When it comes to really saving customers money — a lot of money — we need to look at reducing waste and abandoned documents. Independent software vendor (ISV) secure-release/pull-print solutions allow print and copy privilege settings that are extremely granular. Settings can be defined right down to the individual user as well as by application (such as a print policy setup that automatically prints e-mails in monochrome and only allows attachments to be printed in color) or any other combination in between. The level of detail and control with respect to what, when and how users print is a large contributor to the dramatic cost reductions gained from these solutions.
Secure-release/pull printing eliminates waste both by reducing abandoned pages and by enforcing color restrictions and duplex printing. And if an organization can reduce its volumes by 30 percent, or more, there is a good chance it can reduce its printer-fleet size, which will result in measurable carbon-footprint shrinkage.
ISVs that produce pull-printing and secure-release solutions claim that such solutions will help customers reduce total volume outputs by around 25 to 40 percent. That is a huge amount of potential savings that Pharos seems to back up with its published case study of CA. Let’s look at an example. For a customer printing 14,000,000 monochrome pages a year at 2 cents per page, that is a savings of $70,000 to $112,000 every year. That is some serious coin and offers the customer far more savings than a marginally lower CPP rate ever could.
For those of you with a good base of CPP contracts, I can hear you gasping at the thought of reducing your bread and butter by 30 percent or more. The easy answer: Mum’s the word on volume reduction! Seriously, though, this is a good time to suggest that as you build or refine your MPS revenue model, you be conscious of including possible volume reductions in your revenue plans. Maintain and gain. If it’s not us, it will be our competitors; of that we can be sure.
Debates will continue to rage over whether the summers are getting hotter or if sea levels are continuing to rise, but one thing is certain: Your customers are thinking about “greening” initiatives. Have you seen the number of “green” products offered at Walmart these days? If they’ve invested in green, then you know it’s mainstream. What your customers care about at home, they care about at work. True story; go ahead and ask them. And reducing wasted pages is one way for them to showcase their company’s panache for green. Secure-release/pull printing eliminates waste both by reducing abandoned pages and by enforcing color restrictions and duplex printing. And if an organization can reduce its volumes by 30 percent or more, there is a good chance it can reduce its printer-fleet size, which will result in measurable carbon-footprint shrinkage. And these are all good things it will want to share with customers to show off its green thinking and actions.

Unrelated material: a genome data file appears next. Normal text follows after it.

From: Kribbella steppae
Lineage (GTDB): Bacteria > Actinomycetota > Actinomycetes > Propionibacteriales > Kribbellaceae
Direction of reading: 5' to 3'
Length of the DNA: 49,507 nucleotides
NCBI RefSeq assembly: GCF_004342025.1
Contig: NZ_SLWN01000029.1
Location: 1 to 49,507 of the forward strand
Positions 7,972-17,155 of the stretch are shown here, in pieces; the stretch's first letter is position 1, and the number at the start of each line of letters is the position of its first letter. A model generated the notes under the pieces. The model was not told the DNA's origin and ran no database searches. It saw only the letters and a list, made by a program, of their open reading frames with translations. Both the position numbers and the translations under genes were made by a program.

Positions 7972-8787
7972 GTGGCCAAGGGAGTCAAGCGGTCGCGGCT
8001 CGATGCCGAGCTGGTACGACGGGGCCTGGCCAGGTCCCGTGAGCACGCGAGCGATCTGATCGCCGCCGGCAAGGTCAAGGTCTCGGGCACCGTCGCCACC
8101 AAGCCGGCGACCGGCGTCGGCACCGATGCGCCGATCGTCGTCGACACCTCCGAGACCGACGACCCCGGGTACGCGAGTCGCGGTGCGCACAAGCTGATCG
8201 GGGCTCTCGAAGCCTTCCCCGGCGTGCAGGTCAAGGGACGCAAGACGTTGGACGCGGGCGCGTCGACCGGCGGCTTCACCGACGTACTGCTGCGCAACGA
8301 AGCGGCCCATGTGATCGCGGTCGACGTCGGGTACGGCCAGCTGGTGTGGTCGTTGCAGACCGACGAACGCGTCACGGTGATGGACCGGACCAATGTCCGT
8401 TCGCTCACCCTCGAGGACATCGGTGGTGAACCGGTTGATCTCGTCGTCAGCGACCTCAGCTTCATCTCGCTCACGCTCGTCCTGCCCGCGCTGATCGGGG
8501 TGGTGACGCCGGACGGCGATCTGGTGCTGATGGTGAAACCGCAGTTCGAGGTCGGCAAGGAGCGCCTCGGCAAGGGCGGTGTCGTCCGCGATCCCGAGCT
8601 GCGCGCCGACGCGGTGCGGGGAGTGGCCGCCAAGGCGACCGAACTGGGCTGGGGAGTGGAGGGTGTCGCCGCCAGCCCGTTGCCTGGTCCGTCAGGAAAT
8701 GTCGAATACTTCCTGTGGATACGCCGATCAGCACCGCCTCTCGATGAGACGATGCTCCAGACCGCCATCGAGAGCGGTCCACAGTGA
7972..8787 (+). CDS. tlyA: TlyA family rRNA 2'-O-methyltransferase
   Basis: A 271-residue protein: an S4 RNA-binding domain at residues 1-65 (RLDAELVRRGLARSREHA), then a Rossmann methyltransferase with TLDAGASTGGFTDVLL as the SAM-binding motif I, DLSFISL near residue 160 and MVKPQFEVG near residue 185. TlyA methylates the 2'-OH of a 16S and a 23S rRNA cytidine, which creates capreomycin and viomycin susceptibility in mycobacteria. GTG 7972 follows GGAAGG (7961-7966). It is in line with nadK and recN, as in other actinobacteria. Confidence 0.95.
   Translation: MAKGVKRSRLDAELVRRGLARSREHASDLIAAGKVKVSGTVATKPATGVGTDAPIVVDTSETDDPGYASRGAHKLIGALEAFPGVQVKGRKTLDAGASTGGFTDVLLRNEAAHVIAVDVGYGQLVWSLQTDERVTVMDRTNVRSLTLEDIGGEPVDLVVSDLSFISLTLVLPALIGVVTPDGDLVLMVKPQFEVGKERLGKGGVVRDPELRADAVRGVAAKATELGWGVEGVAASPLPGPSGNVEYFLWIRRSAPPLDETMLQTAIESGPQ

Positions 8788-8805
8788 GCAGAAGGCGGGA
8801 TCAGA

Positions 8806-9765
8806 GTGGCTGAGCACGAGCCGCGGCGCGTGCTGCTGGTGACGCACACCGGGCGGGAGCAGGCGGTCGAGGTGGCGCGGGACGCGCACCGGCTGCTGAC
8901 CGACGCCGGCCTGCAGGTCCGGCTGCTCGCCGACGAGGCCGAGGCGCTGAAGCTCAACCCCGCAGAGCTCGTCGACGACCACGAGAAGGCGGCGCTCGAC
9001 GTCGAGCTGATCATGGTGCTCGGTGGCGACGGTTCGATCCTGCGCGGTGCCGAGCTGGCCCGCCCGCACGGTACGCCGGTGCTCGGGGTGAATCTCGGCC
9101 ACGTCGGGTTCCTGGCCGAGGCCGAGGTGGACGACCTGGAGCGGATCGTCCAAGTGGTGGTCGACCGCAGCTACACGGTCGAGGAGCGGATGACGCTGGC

I have yet to do a site survey without users telling me not to remove their local printer because they have confidential print needs. Secure-release printing will give them a more cost-effective way to ensure that confidentiality is actually increased, as jobs are never released until a user authenticates it and picks it up. Users will still make a stink about losing their desktop prints, but what else is new? People like convenience, and companies don’t want to pay for it; it’s been a cycle we in the managed print space have had to deal with for years now. But the hard fiscal truth is that if management understands that a desktop printer is eight to 10 times more expensive than a network laser device and that confidential print is not at risk, then their users will have to live with losing their hallowed inkjets. And they can do so with the confidence that document security will be tighter than ever.
Security and compliance
It is a documented fact that most corporate espionage and information leakage happens from employees within an organization and not from hackers in basements in Russia. Secure-release/pull-printing options discussed here can help minimize some of this internal espionage. All of these options have the ability to track users and the jobs they print, scan, fax and copy. If a security breach ever occurs, these solutions can give management the peace of mind that they’ll understand the who, what, where and when of such document abuse. Staff, knowing that management has this capability to see what documents are produced, will think twice before engaging in any questionable printing behavior.
A user basically prints to a secure “print cloud” within the office, and output can be retrieved from a selected device. It’s pretty slick, and if combined with a card-swipe option, it becomes uber-cool.